Wednesday, September 18, 2013

Contributions and Copyright

I've had clients for WhirlyGlobe-Maply for a couple years now.  Recently I've been getting contributors.  As an open source project, that's very exciting and I'm happy to see them!

They do add a bit of complexity, though, because of the way my project works.

Who Owns The Code?

That's easy, I own the code.  Every line of WhirlyGlobe-Maply is MINE!  But don't worry, you can use it for free.

Copyright is separate from license (I can hear my lawyer frowning).  I hold the copyright on the code, but I release it under an Apache 2.0 license so you can use it.  That license is incredibly friendly to commercial interests so you can make apps, modify the source, and generally go wild while abiding by its pleasant terms.

Sometimes I put WhirlyGlobe-Maply under another license for a client.  Why?  Money, that's why.  This doesn't effect the Apache 2.0 version and you needn't worry about it.  But it does mean I must own every line of WhirlyGlobe-Maply.

This is Open Source?

It is, yes, one of the variants.  It's not GPL, it's not even one of those big techno-hippie projects we all love.  But it is a well known, well tested, well understood variety of open source.

Okay, so if I own it, can I take it away?  I cannot.  Even if I decide to start charging for WhirlyGlobe-Maply 3.0 you still have the 2.2 version released under the Apache 2.0 license.  That can never go away.  [I have no plans to do this, by the way.]

Git Pull and Contributed Source

Now we get to the point of this post.  When contributors send me a pull request, what's the copyright on it?  Legally, it's "All Rights Reserved".

This won't do for either the open source version or for my own.  It could potentially taint the apps of anyone who uses the toolkit.  I can't have that.

If you're sending me a pull request, I need you to resolve the copyright and ownership.

Copyright Options

If you've modified the source, those modifications are yours (or your employer's).  If you write something new, that source is yours (or your employer's).  It's up to you (or your employer) to assign the copyright.  I'll explain some options.

All Rights Reserved

If you reserve copyright I can't touch it.  You can do what you like with it, including putting it up on github, but I'd ask you to put an explicit copyright on it so no one gets confused.

If you modified my source code in the process, you can't change my Apache 2.0 license and the copyright is now ambiguous, in my mind at least.  It would be great if you put a notice to that effect at the top of the files you've changed.  That way no one will accidentally get into trouble.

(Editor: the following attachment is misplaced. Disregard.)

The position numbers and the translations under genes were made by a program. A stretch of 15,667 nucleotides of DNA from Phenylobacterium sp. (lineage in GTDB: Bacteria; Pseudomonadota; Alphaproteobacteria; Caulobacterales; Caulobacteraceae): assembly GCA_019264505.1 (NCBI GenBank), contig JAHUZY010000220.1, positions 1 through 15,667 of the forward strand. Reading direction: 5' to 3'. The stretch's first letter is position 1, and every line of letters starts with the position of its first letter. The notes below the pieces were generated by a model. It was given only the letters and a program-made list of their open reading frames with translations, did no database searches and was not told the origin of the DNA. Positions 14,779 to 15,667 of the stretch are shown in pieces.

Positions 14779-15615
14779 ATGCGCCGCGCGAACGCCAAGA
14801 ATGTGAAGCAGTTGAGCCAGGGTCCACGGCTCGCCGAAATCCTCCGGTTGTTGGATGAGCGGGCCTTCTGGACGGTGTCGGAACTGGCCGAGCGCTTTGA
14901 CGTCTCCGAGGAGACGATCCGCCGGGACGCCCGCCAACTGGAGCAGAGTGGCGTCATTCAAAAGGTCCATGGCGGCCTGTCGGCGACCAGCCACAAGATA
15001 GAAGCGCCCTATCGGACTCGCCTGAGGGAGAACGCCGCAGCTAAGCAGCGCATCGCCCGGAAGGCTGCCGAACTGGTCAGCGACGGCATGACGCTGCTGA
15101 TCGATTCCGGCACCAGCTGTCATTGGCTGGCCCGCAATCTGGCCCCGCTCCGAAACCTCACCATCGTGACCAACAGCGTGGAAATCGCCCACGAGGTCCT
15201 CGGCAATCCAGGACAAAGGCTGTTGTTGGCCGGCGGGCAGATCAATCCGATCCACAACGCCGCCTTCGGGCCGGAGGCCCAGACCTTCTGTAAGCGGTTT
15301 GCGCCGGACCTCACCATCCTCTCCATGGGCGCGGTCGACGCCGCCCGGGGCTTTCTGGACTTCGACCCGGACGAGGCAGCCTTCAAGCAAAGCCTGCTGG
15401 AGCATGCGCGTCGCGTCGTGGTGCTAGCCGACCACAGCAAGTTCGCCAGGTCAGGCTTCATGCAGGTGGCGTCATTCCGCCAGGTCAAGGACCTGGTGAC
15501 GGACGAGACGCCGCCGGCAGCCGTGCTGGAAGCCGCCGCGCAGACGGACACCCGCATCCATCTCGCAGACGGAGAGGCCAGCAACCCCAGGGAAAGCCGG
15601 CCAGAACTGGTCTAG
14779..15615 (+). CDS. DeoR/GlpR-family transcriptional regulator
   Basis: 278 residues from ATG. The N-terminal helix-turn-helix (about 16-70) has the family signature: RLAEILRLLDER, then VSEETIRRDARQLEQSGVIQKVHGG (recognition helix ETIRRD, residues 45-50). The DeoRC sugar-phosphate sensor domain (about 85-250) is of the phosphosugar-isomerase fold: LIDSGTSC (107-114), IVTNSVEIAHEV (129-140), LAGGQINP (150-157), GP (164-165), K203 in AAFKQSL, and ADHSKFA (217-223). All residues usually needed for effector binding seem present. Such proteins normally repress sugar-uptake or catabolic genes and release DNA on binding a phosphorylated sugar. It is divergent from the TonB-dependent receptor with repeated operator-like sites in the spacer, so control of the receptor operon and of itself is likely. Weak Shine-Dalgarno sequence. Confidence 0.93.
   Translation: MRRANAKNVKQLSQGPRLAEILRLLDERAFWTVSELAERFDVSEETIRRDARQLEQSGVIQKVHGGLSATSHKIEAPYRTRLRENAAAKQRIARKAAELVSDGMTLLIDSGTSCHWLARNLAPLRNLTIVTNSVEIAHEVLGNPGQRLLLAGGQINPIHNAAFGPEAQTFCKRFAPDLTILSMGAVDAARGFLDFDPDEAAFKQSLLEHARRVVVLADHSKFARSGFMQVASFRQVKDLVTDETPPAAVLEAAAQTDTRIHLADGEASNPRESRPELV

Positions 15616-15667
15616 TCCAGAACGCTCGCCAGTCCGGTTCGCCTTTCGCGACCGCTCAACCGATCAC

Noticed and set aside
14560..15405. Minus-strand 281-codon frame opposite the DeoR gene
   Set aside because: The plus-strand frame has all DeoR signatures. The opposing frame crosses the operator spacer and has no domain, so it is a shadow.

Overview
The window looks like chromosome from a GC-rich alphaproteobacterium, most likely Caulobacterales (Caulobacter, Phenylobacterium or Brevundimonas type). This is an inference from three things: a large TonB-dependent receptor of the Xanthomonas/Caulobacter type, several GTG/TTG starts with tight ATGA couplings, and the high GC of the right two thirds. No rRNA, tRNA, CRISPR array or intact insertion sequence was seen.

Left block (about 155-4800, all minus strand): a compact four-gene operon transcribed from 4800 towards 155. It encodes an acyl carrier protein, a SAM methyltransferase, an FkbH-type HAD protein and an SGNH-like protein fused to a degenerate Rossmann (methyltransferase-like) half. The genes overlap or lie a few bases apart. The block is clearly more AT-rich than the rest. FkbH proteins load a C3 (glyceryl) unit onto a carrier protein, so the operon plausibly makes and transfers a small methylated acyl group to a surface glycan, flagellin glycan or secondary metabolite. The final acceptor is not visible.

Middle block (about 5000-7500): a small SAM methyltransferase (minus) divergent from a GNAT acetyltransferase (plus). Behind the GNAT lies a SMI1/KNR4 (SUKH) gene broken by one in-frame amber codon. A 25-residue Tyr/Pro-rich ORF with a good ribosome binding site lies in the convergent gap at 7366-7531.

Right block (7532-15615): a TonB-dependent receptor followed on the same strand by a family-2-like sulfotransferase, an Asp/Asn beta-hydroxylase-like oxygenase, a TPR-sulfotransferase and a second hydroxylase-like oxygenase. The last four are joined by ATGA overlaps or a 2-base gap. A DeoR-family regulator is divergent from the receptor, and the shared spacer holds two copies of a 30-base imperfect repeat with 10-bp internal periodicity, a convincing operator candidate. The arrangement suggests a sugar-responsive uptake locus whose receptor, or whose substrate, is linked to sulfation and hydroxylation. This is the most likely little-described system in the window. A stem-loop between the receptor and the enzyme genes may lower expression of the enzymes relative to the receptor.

In any case, I won't be putting any of this code in my github repo.

Retain Ownership & Assign an Open Source License

If you write brand new code, you could retain ownership for yourself, of course.  If you then put an open source license on it, I will be delighted to put it in the Contributed directory.  Please pick a really, really permissive license, if you would.

I don't own source code in the Contributed area of WhirlyGlobe-Maply.  I may maintain it, from time to time, but I make no guarantees.

If you want to modify code in Contributed, feel free.  Just respect the license that's on it.

Transfer Ownership

The last option is transferring ownership to mousebird consulting inc (e.g. me).  In this case I'll pull it back into the toolkit, slap the Apache 2.0 license on it and treat it as my own, because it now is my own.

I'm only going to ask this for small amounts of code and bug fixes.  I know, it seems stupid to ask for bug fixes, but I legally have to.

Let me emphasize: YOU DO NOT HAVE TO DO THIS.  Sending me a pull request does not imply anything.  When I ask you, you can then make your choice and I will respect it.

Working For The Man

If you're an employee or doing work for hire, you must get your employer's permission to assign ownership.  I cannot accept the assignment if I think you can't give it, so I may ask some probing questions.

I know no one does this and I'm sorry to be difficult.  Look, I've been in silicon valley a long time now and I've seen a lot of stupid go by.  Much as I love github, and I really do, there is a lot of stupid around it and copyright.  I won't have it on my project.

"But hey", you may be thinking, "don't you work for The Man as well!"  I do, random interlocutor, but I have a Lawyer and a Contract.  It's a big nasty contract that spells out what I own and what The Man owns.  I trust it works because it's killed a few potential deals.

Standard work for hire contracts or employment agreements do not look like mine.  I very much doubt you have the same rights I do unless you specifically negotiated for them.


If I've sent you here for a pull request, let me just say:  Thank You!  Even if I can't accept it, it's helpful for a few reasons:

  • I can see what developers are interested in
  • If it's a bug fix, I can see what the problem is
  • It gets my stats up on github (don't laugh)
  • It was probably useful in your own app

So again, thank you!

Please take a look at your copyright options and pick the one most appropriate.  Picking nothing defaults to "All Rights Reserved".  That's fine too.


  1. MySQL also used to do this, when Monty was in charge. I honk it's smart to resolve the situation before hand. As a benevolent dictator, it also allows you to "update" the license when Apache brings out a newer version of their license.

    Not resolving this situation beforehand gets you whee the Linux kernel is now: not able to be released under GPL 3.

  2. Thanks for clarifying this, Steve. And also thanks for your generous contribution of this code to the world. I think it is an amazing bit of software engineering.